Rick Simpson Oil (RSO)’s origin story sounds so miraculous it’s almost movie-esque. But some movies are based on a true story.
Rick Simpson worked as an engineer in a Canadian hospital in 1997, where he had a work-related accident, fainting and falling off a ladder as a result of inhaling toxic asbestos fumes in a boiler room.
None of the traditional medications he was prescribed seemed to work in relieving the dizzy spells and tinnitus that ensued. It was then that Simpson turned to cannabis, despite its illegal status at the time and against his doctor’s advice.
Simpson’s leap of faith paid off. His decision to use medical cannabis was a resounding success.
But as fate would have it, this was just the beginning of Simpson’s health problems, but on the plus side, he had merely scratched the surface of the medical potential of cannabis.
He was diagnosed with skin cancer in 2003. Even though medical cannabis was legal by then in Canada, the accumulated stigma surrounding it couldn’t just be overruled by the law as well. Simpson couldn’t find a doctor who would implement cannabis into his treatment, so he took matters in his own hands.
Inspired by a 1975 study, published in the Journal of the National Cancer Institute, in which cannabinoids and THC in particular displayed antineoplastic activity, meaning an inhibitory effect on tumor growth in mice, he created RSO.
Too Good to Be True?
As the legend goes, he applied a bandage of his creation on his cancer growth and left it for four days, after which the tumor had disappeared. It all sounds almost too good to be true, perhaps reminiscent of a religious miracle story.
But then again, he is basically the living proof, and his motive for lying is somewhat feeble, since he never patented RSO and has even posted detailed instructions on how to make it on his website. As he puts it himself, “I want people to know how to heal themselves.” (It’s important to note that the process is dangerous and involves some flammable materials, so only those with solid experience in similar forms of extraction should attempt it).
Granted, he has released a couple of books with his story and medical cannabis use and production know-how. Nevertheless, it seems as if profit was his main goal, there would be better ways to milk the opportunity.
What Is RSO?
RSO is a highly potent, full-spectrum marijuana extract with up to 90% THC levels. Simpson recommends using indica-leaning strains as the source material because of their higher levels of THC.
It’s basically the happy medium between a THC distillate, the purest THC extract whose THC levels can reach up to 99% but at the cost of other cannabinoids and their coveted synergy, and a full-spectrum marijuana extract that does capture the entire cannabinoid profile of the plant material, but its THC levels rarely, if ever, exceed 80%, usually averaging in the ballpark of 50-70% range or less. RSO should provide the best of both worlds – the X factor that is the synergy between different cannabinoids, known as the entourage effect, reinforced by a more powerful THC punch.
If RSO was an athlete, it should, at least in theory, have both the athleticism and the technique.
How Does Rick Simpson Oil Look Like?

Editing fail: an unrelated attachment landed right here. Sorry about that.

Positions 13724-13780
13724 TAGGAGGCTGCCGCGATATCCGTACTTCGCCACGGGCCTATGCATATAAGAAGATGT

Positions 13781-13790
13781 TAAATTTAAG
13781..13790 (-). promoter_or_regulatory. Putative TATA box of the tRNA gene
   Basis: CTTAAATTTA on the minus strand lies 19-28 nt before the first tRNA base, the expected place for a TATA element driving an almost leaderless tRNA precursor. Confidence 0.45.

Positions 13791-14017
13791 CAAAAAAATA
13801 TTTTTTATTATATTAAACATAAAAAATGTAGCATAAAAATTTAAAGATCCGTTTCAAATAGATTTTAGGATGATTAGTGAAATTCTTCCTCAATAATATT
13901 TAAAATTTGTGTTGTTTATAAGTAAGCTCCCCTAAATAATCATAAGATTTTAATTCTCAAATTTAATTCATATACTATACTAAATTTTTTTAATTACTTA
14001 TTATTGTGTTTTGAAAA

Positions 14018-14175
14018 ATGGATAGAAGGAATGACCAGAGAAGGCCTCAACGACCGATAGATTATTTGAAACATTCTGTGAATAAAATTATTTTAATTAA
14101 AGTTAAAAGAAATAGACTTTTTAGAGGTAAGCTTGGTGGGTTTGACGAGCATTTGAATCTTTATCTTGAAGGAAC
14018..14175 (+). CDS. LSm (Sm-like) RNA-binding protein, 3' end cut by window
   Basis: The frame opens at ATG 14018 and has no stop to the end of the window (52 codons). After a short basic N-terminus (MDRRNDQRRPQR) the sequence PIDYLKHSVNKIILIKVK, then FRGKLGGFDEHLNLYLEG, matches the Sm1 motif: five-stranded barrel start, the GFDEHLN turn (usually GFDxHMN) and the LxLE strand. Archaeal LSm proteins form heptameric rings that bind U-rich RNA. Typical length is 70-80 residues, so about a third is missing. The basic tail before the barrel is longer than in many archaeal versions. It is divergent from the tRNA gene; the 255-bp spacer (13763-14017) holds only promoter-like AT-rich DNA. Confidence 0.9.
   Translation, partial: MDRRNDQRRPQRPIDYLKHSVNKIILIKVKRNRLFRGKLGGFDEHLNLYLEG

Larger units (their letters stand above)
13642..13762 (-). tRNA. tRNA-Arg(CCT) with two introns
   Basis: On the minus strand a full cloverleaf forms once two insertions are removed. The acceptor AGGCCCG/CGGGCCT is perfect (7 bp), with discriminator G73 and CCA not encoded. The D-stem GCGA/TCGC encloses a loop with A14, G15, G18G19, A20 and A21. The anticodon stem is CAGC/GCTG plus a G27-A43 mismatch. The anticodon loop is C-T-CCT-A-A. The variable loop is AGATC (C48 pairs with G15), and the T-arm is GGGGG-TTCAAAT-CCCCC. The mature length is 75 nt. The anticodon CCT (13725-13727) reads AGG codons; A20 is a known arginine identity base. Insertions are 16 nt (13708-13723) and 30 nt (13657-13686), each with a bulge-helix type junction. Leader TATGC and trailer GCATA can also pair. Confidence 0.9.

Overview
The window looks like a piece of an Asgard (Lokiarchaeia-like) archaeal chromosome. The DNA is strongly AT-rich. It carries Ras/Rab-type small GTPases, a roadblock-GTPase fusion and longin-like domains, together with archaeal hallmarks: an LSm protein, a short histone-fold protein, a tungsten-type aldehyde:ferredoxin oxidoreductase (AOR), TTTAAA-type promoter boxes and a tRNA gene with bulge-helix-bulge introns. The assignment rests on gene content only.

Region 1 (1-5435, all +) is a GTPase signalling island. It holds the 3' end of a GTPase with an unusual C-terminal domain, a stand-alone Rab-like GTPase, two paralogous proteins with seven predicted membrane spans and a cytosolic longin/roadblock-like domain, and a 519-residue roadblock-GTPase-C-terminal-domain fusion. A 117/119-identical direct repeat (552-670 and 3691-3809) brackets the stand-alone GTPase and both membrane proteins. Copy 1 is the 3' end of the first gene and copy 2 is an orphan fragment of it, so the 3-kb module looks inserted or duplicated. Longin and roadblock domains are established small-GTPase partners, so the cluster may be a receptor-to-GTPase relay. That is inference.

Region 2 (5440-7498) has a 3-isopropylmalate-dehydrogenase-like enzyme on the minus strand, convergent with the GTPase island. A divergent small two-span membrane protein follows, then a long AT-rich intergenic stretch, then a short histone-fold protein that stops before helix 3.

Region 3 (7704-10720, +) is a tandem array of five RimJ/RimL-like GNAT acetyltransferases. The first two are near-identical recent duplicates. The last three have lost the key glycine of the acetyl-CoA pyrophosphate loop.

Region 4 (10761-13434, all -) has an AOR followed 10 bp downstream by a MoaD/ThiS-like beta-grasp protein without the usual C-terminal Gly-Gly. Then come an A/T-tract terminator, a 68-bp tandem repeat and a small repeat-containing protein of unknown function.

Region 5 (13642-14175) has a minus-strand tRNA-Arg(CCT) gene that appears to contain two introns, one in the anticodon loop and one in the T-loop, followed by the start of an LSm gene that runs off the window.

There is no single way to make RSO, so the appearance of the end result isn’t uniform, either.
The color can range from amber to borderline black, whereas the texture can be like lip balm, goo, or almost solid.
How Is Rick Simpson Oil Used?
Even though Simpson first used his creation as a topical with great success, RSO can be consumed in a number of ways.
If you will, indeed, apply RSO topically, it’s best to bolster it with a band aid or bondage to ensure optical absorption, just like Simpson did.
RSO can also be ingested, which basically turns it into an edible. This method is better suited for internal conditions, such as auto-immune diseases or chronic pain. Keep in mind ingesting cannabis products is trickier than other methods of consumption on several levels.
Taking the roundabout way to the bloodstream through the gut means edible cannabis takes longer to kick in and its bioavailability decreases, as the gut and its first-pass metabolism take their cut.
Moreover, the first-pass metabolism coverts THC, a.k.a. Delta-9-THC, into Delta-11-THC, which has some psychedelic-like traits, hence the trippier experience that edibles have become famous for.
All that, combined with its high potency, makes edible RSO a unpredictable force to be reckoned with. Start low and take it slow, increasing the dose gradually until you find the right dose.
It’s best to add RSO to other flower rather than consuming it by itself because of its consistency. You can add a little grain of RSO to a bowl or a thin strip to a joint.
Research on cannabinoids’ anti-cancer potential is growing, with most studies having promising results and THC being the usual suspect.
Despite Simpson’s positive results, that doesn’t mean RSO, or cannabis in general, can be used to treat cancer. However, it seems to have all the makings of a fantastic adjunct therapy – it is both direct and indirect anti-cancer.
High THC concentrations, however, increased cancer cell proliferation rather than apoptosis, contributing to cancer progression.
This is all a reminder that cannabis can be a double-edged sword. Your doctor should help you coordinate RSO with other, traditional treatments if you intend to use it.